Review: BEETLEJUICE at Golden Gate Theatre

Drop-dead funny!

By: Dec. 19, 2022
Review: BEETLEJUICE at Golden Gate Theatre
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Beetlejuice, Beetlejuice, beat a path to San Francisco's Golden Gate Theatre for a night of frighteningly funny laughs about death. As someone who has never seen the original film version by master of macabre, Tim Burton, I wasn't sure what to expect. But it quickly became clear that just like the movie, this show has a devoted cult following.

This cheering and adoring audience (there's nothing better than a San Francisco audience) took no notice of the very thin plot and inconsistencies in the story, and instead focused on the over-the-top, high energy slapstick comedy stylings of the hilarious Justin Collette as the millennia-old demon "Beetlejuice." With clever songs by Eddie Perfect and a book by Scott Brown & Anthony King, this is one show you should be dying to see (ba-dum tsh).

Even though death and the Netherworld hold court throughout, you find yourself drawn in by the "make 'em laugh" by any means energy of the show. We meet Beetlejuice at the funeral of Emily Deetz who is being mourned by her goth teenage daughter, Lydia (Isabella Esler is fantastic). and her not-so-mourning dad, Charles (Jesse Sharp). Lydia's despondency has led him to get his daughter a life coach named Delia (hilariously played by Kate Marilley) who also happens to be his new girlfriend.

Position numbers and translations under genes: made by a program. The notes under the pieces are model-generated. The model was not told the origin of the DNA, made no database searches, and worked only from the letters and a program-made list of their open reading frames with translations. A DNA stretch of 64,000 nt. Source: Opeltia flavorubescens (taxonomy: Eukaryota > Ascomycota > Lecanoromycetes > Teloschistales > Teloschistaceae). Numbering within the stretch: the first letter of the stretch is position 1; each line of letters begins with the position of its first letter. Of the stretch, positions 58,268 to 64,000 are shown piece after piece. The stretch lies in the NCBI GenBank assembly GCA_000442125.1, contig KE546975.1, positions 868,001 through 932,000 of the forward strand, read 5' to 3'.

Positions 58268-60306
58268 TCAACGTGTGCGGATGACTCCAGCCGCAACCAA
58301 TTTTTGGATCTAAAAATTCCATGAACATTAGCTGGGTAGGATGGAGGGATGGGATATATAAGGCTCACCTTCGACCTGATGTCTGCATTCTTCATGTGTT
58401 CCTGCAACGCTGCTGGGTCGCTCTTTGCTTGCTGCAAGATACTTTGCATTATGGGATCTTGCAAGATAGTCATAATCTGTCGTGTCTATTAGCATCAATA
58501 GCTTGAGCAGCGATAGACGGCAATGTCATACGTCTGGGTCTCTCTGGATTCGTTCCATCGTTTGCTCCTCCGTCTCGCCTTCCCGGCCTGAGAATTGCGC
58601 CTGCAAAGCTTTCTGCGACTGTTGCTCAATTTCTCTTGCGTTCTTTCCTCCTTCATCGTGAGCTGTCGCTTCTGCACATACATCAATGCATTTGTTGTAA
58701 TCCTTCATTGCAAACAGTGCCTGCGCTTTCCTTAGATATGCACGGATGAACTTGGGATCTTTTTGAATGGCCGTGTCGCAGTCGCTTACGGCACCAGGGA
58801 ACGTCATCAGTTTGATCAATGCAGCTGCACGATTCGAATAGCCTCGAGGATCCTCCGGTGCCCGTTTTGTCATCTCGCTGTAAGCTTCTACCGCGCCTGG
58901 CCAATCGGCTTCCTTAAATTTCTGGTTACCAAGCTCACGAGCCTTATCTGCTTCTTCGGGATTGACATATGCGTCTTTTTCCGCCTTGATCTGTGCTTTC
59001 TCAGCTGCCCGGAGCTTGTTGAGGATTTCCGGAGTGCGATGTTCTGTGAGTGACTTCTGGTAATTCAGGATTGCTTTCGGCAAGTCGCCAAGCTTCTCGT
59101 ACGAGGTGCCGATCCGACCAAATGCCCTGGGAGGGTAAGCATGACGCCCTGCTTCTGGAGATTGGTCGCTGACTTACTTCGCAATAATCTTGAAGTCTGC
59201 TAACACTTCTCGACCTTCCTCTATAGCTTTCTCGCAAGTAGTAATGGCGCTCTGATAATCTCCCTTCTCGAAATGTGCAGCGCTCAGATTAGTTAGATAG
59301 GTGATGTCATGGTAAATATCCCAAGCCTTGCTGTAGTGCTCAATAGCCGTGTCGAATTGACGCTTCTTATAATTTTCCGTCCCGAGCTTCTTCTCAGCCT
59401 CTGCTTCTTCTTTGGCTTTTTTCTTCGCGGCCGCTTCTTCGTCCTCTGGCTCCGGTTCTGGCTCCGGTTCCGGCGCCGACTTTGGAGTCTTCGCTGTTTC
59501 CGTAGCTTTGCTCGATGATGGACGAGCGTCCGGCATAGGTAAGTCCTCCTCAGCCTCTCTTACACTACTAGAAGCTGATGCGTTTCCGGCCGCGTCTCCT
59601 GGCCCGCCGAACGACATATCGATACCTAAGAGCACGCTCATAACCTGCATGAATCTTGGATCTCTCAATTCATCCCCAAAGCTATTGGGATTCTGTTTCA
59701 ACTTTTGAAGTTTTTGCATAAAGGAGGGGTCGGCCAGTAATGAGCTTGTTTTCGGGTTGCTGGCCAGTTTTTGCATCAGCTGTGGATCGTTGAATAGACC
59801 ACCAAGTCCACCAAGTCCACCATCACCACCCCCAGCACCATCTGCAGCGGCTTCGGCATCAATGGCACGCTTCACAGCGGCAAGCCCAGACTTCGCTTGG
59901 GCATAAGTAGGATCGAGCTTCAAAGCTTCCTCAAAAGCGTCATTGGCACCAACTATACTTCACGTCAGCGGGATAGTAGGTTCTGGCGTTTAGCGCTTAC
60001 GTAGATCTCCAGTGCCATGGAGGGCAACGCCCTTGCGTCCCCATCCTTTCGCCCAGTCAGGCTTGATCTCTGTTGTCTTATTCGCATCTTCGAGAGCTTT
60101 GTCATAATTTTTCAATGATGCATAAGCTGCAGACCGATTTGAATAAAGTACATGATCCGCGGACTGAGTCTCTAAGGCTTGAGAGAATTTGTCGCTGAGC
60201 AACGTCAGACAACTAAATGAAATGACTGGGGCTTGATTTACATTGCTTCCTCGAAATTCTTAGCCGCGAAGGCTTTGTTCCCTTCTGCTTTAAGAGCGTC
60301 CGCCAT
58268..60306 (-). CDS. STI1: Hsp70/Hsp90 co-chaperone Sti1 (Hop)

Soon, Beetlejuice introduces us to Barbara and Adam Maitland (wonderfully played by Britney Coleman and Will Burton) a young couple who are about to die in their home and boom, they're gone. As luck would have it, Charles, who is a real estate developer, buys the house and moves in with Lydia in tow. But the recently dead Maitlands are not ready to give up their home to livings and Beetlejuice suggests they haunt the new homeowners out. Hijinks ensue!

It's as if director Alex Timbers told his creative team to let their imaginations run wild with Beetlejuice and wow, do they have fun. David Korins' set is ghoulishly fantastical and works hand-in-glove with Peter Nigrini's projections and the great Kenneth Posner's dazzling light design. Charles LaPointe must have had a blast creating the iconic upward do for Beetlejuice while Jeremy Chernick and Michael Weber provide an extravaganza of special effects and illusions.

Ladies and gentlemen, it's show time! Go see Beetlejuice. It's a laugh riot that will knock you dead from start to finish.




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